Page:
By The Washington Post · Taylor Telford, Thomas Heath
Wednesday brings the Dow's five-day losing streak to 2,390 points, erasing 8.15% off the blue-chip gauge. It's the biggest five-day percentage loss in two years.
"This is the pullback that everybody says was long overdue and that will shake out some of the weak hands," said Ivan Feinseth, chief investment officer at Tigress Financial Partners. "It's all coronavirus. Every time the market starts to rally, another case pops up."
New cases outside China exceeded those within its borders for the first time Wednesday, the World Health Organization reported. Investors are increasingly waking up to the potential fallout from an outbreak that has claimed nearly 3,000 lives, upended global supply chains, dramatically slowed travel and taken a bite out of corporate earnings. Oxford Economics says the virus could slow global growth to its lowest levels since the financial crisis.
Wall Street's demeanor darkened significantly Tuesday after officials from the Centers for Disease Control and Prevention warned that the virus would inevitably take a toll on the United States and asked businesses and local communities to prepare for its impact. The Dow on Tuesday endured its worst two-day slump in four years, with the index chalking up back-to-back 3% declines.
Wednesday saw an early rebound, with the Dow advancing more than 400 points before turning negative. The reversal came after Germany announced that it was on the brink of an epidemic and Bloomberg News reported that a Food and Drug Administration official said the virus was on the "cusp of a pandemic."
"Today's 652-point swing in the Dow shows that there are buyers out there, but more investors are waiting on the sidelines, looking for better bargains," said Howard Silverblatt of S&P Dow Jones Indices.
"No one knows for sure how much further this decline may have to run, but excesses have quickly been wrung out," said Sam Stovall of CFRA Research.
The Standard & Poor's 500 index on Wednesday dropped 12 points, to 3,116. The broad S&P has lost 7.97% in the past five sessions. That is also the biggest loss in two years. The tech-laden Nasdaq Composite broke a losing streak by finishing up 15 points to close at just over 8,980.
"The recent market carnage saw the S&P 500 futures fall 9% from the record high, and investors are nervous we could see further short-term weakness as history suggests outbreaks could take several months before the longer-term bullish trend reasserts itself," Ed Moya, an analyst with Oanda, wrote Wednesday. "Until the global spreading of the virus appears under control, we could see continued downward revisions to growth forecasts."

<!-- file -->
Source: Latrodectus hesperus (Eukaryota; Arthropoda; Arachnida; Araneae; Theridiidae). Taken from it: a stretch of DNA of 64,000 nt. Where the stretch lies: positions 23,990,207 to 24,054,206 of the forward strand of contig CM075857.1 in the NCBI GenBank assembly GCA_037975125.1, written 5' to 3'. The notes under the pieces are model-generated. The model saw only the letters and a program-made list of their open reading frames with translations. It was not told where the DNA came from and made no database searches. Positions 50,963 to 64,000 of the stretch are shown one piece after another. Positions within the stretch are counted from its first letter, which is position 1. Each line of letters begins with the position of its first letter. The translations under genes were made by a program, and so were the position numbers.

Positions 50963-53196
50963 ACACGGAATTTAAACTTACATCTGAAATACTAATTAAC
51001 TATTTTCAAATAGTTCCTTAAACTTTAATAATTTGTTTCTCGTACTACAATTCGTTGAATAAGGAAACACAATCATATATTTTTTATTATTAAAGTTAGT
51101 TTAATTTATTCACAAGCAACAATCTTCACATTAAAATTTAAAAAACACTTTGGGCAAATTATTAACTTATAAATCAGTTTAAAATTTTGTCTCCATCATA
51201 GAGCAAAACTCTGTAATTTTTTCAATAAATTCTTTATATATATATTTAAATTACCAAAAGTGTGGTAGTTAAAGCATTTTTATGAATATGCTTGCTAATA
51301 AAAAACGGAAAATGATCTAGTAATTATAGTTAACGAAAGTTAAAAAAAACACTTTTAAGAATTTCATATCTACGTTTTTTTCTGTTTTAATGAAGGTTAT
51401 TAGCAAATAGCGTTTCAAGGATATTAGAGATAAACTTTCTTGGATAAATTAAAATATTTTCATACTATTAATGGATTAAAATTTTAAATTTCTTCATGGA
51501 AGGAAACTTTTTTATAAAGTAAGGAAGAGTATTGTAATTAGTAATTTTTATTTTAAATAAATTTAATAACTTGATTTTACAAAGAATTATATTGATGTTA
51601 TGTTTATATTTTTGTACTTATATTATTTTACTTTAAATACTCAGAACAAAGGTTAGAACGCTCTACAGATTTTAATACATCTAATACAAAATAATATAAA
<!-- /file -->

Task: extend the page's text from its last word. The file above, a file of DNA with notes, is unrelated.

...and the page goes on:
Overseas, investors shared Wall Street's jitters. Europe's benchmark Stoxx 600 index closed nearly flat, while Hong Kong's Hang Seng Index closed down 0.7%, and Japan's Nikkei 225 closed down nearly 0.8%.
Oil prices continued to fall, a reflection of the lower demand across the globe brought on in part by the coronavirus's shackling of Asian economies. The U.S. oil benchmark West Texas Intermediate sank deeper below the $50 per barrel "make or break threshold," trading at $48.71 late in the day. That's its lowest price in a year. Brent crude, the global benchmark, fell to $52.75 per barrel.
Bond yields skirted near all-time lows. The yield on the 10-year Treasury note rebounded slightly from Tuesday's all-time low. Yield drops as the price of a bond rises.
White House officials are playing down the threat posed by the outbreak. Larry Kudlow, President Donald Trump's chief economic adviser, said late Monday that investors should consider "buying these dips." On CNBC this week, Kudlow said he did not expect the Federal Reserve to react to the coronavirus and cut interest rates to juice the economy. He said there is "no supply disruption" appearing in the numbers that the White House is studying.
"We have contained this. We have contained this. I won't say airtight, but pretty close to airtight," Kudlow told CNBC in an interview Tuesday.
Publicly, Trump has said the coronavirus is "very well under control," but privately he has been furious about the stock market's slide, according to people familiar with the president's thinking who spoke on the condition of anonymity to share internal details. After the Dow's drop-off of more than 1,000 points Monday, Trump tweeted: "Stock Market starting to look very good to me."
The outbreak has hobbled China's powerful manufacturing sector, causing major supply-chain disruptions that have dampened revenue forecasts in a variety of industries. Retailers including Nike and Starbucks have closed stores in China, while Apple and Tesla have warned of the virus's impact on their profitability. As scores of airlines reduce service, air travel demand is slated to decline this year for the first time since the financial crisis, with the virus costing the airline industry $29.3 billion, the International Air Transport Association warned this week. China's idled factories and shut-in consumers have delivered a tough blow to the auto industry, which is expected to experience a 2.5% decline in 2020 global auto sales, according to a new report from Moody's.
"Negative psychological momentum continues to build," Wayne Wicker, the chief information officer at Vantagepoint Investment Advisers, wrote in commentary Wednesday. "While they have initiated reductions, analysts will continue to be taking earnings estimates lower to reflect ongoing disruptions in supply chains and manufacturing."